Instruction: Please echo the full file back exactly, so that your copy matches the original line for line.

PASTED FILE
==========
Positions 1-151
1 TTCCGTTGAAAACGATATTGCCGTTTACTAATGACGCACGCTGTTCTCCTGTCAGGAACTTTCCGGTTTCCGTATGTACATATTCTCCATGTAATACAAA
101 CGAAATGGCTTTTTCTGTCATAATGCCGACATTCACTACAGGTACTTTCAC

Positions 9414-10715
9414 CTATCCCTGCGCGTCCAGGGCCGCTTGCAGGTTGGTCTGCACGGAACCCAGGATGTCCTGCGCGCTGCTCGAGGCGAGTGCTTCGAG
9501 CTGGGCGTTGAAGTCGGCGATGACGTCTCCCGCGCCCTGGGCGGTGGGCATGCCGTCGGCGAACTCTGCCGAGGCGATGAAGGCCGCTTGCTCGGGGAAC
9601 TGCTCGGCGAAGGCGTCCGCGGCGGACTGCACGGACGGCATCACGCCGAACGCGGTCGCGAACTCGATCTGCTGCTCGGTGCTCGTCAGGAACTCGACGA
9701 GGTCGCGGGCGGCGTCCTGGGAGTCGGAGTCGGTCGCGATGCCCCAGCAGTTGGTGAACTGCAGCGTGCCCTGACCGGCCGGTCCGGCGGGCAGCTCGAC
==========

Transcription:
Positions 1-151
1 TTCCGTTGAAAACGATATTGCCGTTTACTAATGACGCACGCTGTTCTCCTGTCAGGAACTTTCCGGTTTCCGTATGTACATATTCTCCATGTAATACAAA
101 CGAAATGGCTTTTTCTGTCATAATGCCGACATTCACTACAGGTACTTTCAC

Positions 9414-10715
9414 CTATCCCTGCGCGTCCAGGGCCGCTTGCAGGTTGGTCTGCACGGAACCCAGGATGTCCTGCGCGCTGCTCGAGGCGAGTGCTTCGAG
9501 CTGGGCGTTGAAGTCGGCGATGACGTCTCCCGCGCCCTGGGCGGTGGGCATGCCGTCGGCGAACTCTGCCGAGGCGATGAAGGCCGCTTGCTCGGGGAAC
9601 TGCTCGGCGAAGGCGTCCGCGGCGGACTGCACGGACGGCATCACGCCGAACGCGGTCGCGAACTCGATCTGCTGCTCGGTGCTCGTCAGGAACTCGACGA
9701 GGTCGCGGGCGGCGTCCTGGGAGTCGGAGTCGGTCGCGATGCCCCAGCAGTTGGTGAACTGCAGCGTGCCCTGACCGGCCGGTCCGGCGGGCAGCTCGAC